Government of Canada celebrates the historical significance of Dorothy Dworkin (1889-1976)


    TORONTO, July 6 /CNW/ - The Honourable Jim Prentice, Canada's Environment
Minister and Minister responsible for Parks Canada, today celebrated the
national historic significance of Dorothy Dworkin, whom he designated a person
of national historic significance, on the recommendation of the Historic Sites
and Monuments Board of Canada.
    "I am proud to name Dorothy Dworkin a person of national historic
significance in Canada," declared Minister Prentice. "This designation will
help to ensure that her important contributions to Canada's rich cultural
heritage are appreciated and remembered by future generations."
    "Each designation has a specific message of national historic
significance, and each offers Canadians a unique opportunity to understand and
appreciate Canada's rich and diverse history," said the Honourable Jim
Flaherty, Minister of Finance. This designation reminds us all of the
contributions of this immigrant woman whose life and work illustrates the most
noble of Canadian values."
    Born in Latvia, Dorothy Dworkin immigrated with her family to Canada in
1904. She ran the free Jewish Dispensary in Toronto, and provided health and
social services to immigrant Jews. As s founder of Toronto's Mount Sinai
Hospital, she created opportunities for Jewish doctors and a place where
Jewish patients could receive services in Yiddish, obtain kosher food, and
observe their religious practices.
    Through her successful steamship agency, she brought hundreds of eastern
European Jews to Canada during the 1920s and 1930s and helped settle them into
Canadian society. As a community activist, she led fundraising campaigns for
Jewish international relief during the Holocaust, was deeply involved in the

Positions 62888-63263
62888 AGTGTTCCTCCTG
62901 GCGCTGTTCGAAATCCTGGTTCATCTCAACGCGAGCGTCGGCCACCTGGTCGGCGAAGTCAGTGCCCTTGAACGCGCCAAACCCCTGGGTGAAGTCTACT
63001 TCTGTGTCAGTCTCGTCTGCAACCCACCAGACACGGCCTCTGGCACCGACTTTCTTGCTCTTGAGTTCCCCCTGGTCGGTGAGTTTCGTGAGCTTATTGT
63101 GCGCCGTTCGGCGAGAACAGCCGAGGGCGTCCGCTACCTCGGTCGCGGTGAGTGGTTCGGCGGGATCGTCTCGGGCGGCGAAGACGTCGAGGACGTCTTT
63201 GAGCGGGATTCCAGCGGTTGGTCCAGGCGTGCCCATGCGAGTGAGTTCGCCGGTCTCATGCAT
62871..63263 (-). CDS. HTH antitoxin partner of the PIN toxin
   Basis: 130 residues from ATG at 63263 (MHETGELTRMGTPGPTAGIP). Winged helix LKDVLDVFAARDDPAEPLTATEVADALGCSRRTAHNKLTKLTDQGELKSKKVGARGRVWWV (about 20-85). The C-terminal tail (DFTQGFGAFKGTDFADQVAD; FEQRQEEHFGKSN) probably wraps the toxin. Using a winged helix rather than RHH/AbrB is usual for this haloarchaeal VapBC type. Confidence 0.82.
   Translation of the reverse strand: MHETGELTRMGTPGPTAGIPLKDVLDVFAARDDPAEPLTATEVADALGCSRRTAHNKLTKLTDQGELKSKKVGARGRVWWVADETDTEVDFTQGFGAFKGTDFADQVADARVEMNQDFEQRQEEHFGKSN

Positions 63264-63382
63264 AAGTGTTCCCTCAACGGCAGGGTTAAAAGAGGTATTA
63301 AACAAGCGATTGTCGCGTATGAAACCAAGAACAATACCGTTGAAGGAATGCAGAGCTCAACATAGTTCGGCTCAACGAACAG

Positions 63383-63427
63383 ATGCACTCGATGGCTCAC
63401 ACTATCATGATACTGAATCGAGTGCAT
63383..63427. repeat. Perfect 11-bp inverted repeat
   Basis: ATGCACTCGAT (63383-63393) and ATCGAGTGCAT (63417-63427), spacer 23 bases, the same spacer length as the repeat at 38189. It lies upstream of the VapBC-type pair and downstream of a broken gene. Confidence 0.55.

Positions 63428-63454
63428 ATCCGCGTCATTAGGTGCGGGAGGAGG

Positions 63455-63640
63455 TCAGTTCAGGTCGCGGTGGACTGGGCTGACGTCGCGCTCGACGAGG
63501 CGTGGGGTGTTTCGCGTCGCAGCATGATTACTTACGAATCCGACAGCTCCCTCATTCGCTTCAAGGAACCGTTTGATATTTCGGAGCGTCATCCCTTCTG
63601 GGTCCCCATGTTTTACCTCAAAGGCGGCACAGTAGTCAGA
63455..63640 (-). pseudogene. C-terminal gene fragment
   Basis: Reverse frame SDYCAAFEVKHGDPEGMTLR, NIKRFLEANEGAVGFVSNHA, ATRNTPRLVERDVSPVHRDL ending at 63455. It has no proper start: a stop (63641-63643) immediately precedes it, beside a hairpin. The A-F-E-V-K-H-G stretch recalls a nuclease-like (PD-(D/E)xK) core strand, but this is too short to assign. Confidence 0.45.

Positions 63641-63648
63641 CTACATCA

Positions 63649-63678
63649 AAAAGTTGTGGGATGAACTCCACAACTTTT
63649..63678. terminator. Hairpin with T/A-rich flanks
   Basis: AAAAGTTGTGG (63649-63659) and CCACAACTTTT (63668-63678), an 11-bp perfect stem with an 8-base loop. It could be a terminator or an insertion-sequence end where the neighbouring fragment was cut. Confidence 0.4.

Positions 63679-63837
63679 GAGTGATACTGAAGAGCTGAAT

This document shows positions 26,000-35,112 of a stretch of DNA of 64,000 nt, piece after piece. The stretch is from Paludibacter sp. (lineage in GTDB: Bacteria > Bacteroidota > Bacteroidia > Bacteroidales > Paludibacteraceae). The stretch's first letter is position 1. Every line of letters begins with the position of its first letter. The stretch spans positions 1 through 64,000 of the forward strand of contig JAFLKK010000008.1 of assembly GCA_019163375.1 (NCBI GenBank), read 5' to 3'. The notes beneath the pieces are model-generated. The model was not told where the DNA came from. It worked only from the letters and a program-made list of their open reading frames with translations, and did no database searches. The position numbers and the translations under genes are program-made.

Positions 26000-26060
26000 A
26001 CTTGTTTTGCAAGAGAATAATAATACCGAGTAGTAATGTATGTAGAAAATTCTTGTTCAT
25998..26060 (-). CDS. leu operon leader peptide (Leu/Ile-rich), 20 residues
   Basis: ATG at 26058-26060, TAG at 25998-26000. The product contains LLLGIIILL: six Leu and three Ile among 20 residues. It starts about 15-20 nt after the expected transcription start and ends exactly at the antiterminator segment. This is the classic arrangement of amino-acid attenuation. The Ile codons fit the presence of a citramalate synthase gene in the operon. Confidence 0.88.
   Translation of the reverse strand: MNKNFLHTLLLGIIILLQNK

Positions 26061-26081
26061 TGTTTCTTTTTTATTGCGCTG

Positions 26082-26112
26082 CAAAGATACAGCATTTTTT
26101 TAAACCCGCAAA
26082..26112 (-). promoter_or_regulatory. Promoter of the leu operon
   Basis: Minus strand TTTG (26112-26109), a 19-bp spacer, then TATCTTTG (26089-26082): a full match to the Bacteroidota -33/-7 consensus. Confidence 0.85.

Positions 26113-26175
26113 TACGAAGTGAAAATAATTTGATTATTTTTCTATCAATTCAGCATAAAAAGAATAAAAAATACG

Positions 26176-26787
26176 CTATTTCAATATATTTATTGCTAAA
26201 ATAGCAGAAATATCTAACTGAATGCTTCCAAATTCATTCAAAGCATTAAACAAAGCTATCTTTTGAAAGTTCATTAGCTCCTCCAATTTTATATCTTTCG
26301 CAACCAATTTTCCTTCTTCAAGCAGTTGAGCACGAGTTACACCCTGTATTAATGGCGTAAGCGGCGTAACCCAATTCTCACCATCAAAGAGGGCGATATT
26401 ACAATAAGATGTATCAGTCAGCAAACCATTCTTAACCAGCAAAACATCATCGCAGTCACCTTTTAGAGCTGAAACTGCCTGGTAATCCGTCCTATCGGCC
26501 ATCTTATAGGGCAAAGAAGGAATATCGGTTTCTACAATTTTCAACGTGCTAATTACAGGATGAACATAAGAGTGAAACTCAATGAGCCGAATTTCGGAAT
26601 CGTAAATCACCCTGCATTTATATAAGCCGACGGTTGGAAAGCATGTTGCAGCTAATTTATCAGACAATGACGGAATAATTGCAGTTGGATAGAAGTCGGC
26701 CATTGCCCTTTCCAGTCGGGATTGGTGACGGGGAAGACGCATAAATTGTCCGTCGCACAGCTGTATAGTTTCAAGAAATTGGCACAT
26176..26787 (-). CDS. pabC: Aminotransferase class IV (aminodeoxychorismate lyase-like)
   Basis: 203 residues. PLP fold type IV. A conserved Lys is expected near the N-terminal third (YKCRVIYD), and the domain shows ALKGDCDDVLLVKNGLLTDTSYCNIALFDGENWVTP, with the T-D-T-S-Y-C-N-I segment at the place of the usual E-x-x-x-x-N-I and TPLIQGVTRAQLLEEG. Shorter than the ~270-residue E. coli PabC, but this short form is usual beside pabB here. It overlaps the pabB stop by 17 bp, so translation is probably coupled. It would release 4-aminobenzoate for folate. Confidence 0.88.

activities of the Jewish Labour Lyceum, and sat on a number of boards for
Jewish organizations.
    "Dorothy Dworkin, my grandmother, was a pioneer nurse, community worker
and businessperson," said Mr. Arthurs, Professor Emeritus and President
Emeritus of York University. "She and her generation of immigrant women worked
hard to make life better not just for themselves but for everyone. They broke
down barriers, built institutions and changed lives. I am proud that her
contribution (and theirs) is being recognized."
    "The story of Dorothy Dworkin is a fine example of how immigrants
influenced the history of Canada and helped make it the rich and diverse
country it is today," stated the Honourable Jason Kenney, Minister of
Citizenship, Immigration and Multiculturalism.

    Parks Canada works to ensure that Canada's historic and natural heritage
is presented and protected for the enjoyment, education, appreciation and
inspired discovery of all Canadians, today and in the future.

    (Also available on the Internet at www.pc.gc.ca under Media room.)



For further information: Robert Gratton, A/Communications Manager,
Eastern Canada Communications (Ontario), Parks Canada, (613) 938-5769